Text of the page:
We had our first patio dinner party last weekend. Our guests were the Lyons family. We were able to enjoy our first crop of greens for a salad. Also on the menu: chicken wings, potato salad, garlic toast and ice cream! Here is Miss J enjoying her second helping of dessert:

Just before the sugar rush sets in and we bolt off to the playground:

We made our annual trip to Southlands (where the rich horsey Vancouverites reside which happens to be the closest place to buy hay) and got ourselves some hay and steer manure.

You may be wondering if we acquired some farm animals… maybe a goat or some chickens?! That would be exciting and we would love to house a neighbourhood cow. But, nope. The hay is to line our vegetable patch pathways. Step one: put down newspaper to suppress the weeds.

Then the hay… Stella tested it out and approves.

Planting is complete! This year the garden is bigger than ever and we enjoyed the company of a few planting helpers. First up, our lovely neighbours upstairs (aka our landlords) planting the red onions.

The Aussies are partaking in this year’s produce extravaganza so they stopped by to seed some spinach, multi-coloured beets and greens.

Some helpers preferred chasing cats and eating raisins over gardening.

The cats win the prize for most time spent the garden while planting operations ensued. They contributed by chattering at the crows, chasing away Mr.Magoo and “fertilizing” the potato patch. Here they are doing what they do best:

You may have noticed a lack of garden related posts of late. That’s because the weather has mostly been of the “Spring Showers” variety. The May long weekend is quickly approaching. That’s when we¬†traditionally plant the farm. So far the forecast looks quite promising so stay tuned…

In the meantime I bring you J contructing reeds for her English horn. For those who don’t know, an English horn is basically an oboe on steroids. It is not to be confused with the French horn, a member of the brass family. I was ignorant of this fact before I married an oboe player.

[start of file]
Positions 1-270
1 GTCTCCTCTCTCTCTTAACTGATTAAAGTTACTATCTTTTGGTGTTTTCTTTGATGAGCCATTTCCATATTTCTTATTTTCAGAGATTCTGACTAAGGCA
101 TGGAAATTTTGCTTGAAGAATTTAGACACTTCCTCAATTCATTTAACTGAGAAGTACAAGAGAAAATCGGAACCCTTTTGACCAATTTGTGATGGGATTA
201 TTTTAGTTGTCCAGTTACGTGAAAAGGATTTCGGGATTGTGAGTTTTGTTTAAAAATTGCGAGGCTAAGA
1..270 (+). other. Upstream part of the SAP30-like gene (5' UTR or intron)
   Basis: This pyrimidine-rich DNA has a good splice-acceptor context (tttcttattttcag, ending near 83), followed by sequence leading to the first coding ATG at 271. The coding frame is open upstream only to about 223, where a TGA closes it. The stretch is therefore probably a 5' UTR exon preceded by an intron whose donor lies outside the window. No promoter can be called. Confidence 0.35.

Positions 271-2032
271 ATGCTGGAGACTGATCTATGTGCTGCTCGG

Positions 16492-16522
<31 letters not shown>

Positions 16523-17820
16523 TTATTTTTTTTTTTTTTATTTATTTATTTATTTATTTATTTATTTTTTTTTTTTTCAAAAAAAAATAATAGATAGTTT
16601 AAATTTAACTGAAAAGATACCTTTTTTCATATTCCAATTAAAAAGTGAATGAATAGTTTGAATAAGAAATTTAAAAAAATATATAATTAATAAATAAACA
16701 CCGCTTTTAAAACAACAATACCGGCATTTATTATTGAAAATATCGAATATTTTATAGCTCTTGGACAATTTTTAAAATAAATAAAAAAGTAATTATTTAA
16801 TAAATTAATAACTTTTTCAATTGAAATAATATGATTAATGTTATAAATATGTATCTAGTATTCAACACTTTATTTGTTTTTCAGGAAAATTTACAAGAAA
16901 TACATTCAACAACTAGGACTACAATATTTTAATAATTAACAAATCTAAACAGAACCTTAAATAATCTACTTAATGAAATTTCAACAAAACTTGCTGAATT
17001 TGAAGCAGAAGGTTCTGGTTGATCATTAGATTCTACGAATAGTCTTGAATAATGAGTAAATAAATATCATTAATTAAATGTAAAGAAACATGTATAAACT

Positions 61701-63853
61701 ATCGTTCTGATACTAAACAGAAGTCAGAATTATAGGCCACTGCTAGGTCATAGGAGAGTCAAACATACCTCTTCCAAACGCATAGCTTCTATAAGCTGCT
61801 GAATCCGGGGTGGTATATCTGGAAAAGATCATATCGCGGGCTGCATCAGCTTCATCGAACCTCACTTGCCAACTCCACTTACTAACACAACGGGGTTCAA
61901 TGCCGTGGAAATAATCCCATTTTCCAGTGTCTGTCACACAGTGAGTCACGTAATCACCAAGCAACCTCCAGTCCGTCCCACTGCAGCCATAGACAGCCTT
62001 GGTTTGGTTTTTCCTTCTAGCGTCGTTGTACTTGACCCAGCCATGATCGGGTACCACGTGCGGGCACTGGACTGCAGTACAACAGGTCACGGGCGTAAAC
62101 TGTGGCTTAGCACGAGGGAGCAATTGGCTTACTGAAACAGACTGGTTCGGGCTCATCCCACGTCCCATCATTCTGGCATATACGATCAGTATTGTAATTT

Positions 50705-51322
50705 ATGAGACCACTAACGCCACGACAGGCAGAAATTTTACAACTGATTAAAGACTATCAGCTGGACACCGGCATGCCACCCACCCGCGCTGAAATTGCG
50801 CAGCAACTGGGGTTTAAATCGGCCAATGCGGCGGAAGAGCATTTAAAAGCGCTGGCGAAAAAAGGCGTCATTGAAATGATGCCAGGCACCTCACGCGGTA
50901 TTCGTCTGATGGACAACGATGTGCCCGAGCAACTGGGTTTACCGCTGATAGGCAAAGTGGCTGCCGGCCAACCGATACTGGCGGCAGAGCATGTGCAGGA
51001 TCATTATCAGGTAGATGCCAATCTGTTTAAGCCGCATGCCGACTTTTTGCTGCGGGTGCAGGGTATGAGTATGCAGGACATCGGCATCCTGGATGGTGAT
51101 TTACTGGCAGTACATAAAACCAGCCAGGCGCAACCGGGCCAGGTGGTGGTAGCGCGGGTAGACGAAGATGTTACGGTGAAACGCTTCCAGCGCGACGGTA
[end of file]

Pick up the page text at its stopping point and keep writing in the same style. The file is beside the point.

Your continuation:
Building your own double reeds involves cane (ordered from a far away land), several days, a whole suite of tools, lots of testing (which sounds like a dying goose) and quite a bit of cursing and sighing. Learning how to make really good reeds apparently takes years of practice.

Some expired old reeds from J’s collection:

Our good friends in Saskatoon are expecting their baby in a couple weeks so another friend, T is putting together a care package from all their Vancouver friends. This is my contribution:

The Cascading Colours Baby Blanket for Baby Savage Brownlee

It only took a week to knit because of these huge needles and super bulky weight yarn!

Second week of meal planning for J!

– Monday: Pan seared tilapia, rice with onions and roasted green beans & mushrooms

– Tuesday: Leftover fish and rice with salad

– Wednesday: Haw.kers Delight Malaysian (aka the cheapest place to eat dinner in Vancouver – $7.19 for two people!)

РThursday: Brown basmati rice with marinated tofu and veggies

– Friday: Dinner with Grannie and Dad at an unmentionable burger joint in North Van.

Since I realized menu posts without photos are boring, here’s Sunday’s breakfast:

Roasted rosemary potatoes, toasted croissant from Le Mar.che St. George (cafe 1 block from our house), egg, avocado, tomato, onion and parmesan cheese.

The Aussies* are back and they brought us chocolate** bilbies*** for Easter****!!!

* The Aussies = our lovely friends who live a few blocks away. Technically they are Canadian-Australians or Australian Canadians.

** Australian chocolate is better than North American, I don’t know why but you really can taste a difference.

*** Bilbies are a small, nocturnal, omnivourous Australian animal.

**** Apparently at Australian Easter you get chocolate bilbies not chocolate bunnies since rabbits aren’t native and have wreaked havoc on the ecosystems of the outback. Bad bunnies! (well bad humans for bringing them there in the first place)